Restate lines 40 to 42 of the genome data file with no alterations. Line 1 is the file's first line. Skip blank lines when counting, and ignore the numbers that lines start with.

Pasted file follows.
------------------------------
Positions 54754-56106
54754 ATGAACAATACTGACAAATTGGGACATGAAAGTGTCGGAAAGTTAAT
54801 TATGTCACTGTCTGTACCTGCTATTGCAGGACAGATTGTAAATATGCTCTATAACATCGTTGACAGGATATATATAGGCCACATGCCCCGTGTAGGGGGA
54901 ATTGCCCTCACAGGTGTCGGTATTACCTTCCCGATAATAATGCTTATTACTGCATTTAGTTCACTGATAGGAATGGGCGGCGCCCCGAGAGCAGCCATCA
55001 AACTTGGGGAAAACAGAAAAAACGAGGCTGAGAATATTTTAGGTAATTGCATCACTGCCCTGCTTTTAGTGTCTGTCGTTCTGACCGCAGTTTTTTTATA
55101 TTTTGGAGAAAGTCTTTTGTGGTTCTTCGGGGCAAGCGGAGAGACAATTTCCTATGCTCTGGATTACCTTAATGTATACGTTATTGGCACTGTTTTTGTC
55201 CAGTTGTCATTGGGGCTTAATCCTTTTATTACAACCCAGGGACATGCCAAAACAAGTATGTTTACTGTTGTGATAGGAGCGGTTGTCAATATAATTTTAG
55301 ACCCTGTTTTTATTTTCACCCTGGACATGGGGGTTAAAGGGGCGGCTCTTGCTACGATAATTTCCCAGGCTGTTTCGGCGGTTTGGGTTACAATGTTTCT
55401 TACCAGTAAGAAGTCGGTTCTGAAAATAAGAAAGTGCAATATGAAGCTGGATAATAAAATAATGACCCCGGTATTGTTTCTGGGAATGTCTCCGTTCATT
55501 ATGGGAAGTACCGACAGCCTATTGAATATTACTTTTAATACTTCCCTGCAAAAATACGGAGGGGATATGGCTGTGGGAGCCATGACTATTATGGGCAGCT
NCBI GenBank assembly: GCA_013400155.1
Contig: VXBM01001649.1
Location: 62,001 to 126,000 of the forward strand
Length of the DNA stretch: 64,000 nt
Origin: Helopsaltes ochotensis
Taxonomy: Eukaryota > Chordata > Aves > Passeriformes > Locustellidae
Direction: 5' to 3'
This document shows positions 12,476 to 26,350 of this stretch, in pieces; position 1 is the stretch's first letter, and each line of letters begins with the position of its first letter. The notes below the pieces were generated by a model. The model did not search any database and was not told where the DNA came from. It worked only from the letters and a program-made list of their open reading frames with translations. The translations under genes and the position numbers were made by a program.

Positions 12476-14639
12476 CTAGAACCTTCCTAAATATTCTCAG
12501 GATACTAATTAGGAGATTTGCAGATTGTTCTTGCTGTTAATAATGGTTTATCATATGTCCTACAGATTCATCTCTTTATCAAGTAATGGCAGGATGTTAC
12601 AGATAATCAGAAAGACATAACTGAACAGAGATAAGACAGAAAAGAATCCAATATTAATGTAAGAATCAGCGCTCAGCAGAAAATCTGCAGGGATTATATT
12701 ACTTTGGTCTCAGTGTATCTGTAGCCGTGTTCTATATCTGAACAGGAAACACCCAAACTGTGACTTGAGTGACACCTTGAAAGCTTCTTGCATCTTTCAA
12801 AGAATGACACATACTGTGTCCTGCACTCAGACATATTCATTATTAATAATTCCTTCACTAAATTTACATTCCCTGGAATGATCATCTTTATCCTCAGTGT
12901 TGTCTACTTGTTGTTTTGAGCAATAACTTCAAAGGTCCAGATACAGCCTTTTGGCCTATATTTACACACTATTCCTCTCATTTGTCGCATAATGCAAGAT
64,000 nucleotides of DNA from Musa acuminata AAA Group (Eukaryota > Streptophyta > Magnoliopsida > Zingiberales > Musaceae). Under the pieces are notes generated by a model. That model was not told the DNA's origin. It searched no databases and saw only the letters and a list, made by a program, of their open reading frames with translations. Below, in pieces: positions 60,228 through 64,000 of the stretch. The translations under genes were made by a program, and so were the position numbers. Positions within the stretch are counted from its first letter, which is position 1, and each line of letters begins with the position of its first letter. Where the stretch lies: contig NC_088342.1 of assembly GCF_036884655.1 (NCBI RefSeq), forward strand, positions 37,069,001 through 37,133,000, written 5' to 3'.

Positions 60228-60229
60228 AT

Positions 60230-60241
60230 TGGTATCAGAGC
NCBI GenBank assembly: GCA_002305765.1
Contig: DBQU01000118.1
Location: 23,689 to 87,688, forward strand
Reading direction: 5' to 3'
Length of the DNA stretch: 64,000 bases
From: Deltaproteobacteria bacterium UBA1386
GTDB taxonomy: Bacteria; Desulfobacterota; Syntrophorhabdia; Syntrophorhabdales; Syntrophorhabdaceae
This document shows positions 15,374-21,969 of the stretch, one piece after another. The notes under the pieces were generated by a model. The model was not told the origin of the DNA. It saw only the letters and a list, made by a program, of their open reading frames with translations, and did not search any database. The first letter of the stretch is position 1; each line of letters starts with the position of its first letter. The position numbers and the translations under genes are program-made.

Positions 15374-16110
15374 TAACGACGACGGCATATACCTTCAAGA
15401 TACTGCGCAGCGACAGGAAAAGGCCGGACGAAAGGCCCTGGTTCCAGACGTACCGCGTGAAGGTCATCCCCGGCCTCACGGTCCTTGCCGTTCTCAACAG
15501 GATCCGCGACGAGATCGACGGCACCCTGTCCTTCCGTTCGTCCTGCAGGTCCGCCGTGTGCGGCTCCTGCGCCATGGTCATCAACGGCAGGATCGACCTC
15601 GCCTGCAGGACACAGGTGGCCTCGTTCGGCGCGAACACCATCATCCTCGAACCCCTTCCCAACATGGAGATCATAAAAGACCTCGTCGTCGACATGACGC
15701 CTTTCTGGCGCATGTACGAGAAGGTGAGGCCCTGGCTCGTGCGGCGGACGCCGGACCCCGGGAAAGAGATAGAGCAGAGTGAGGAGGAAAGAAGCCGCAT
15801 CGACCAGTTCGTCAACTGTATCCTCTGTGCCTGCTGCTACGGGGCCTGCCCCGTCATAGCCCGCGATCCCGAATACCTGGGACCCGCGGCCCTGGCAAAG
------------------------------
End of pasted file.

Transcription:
15374 TAACGACGACGGCATATACCTTCAAGA
15401 TACTGCGCAGCGACAGGAAAAGGCCGGACGAAAGGCCCTGGTTCCAGACGTACCGCGTGAAGGTCATCCCCGGCCTCACGGTCCTTGCCGTTCTCAACAG
15501 GATCCGCGACGAGATCGACGGCACCCTGTCCTTCCGTTCGTCCTGCAGGTCCGCCGTGTGCGGCTCCTGCGCCATGGTCATCAACGGCAGGATCGACCTC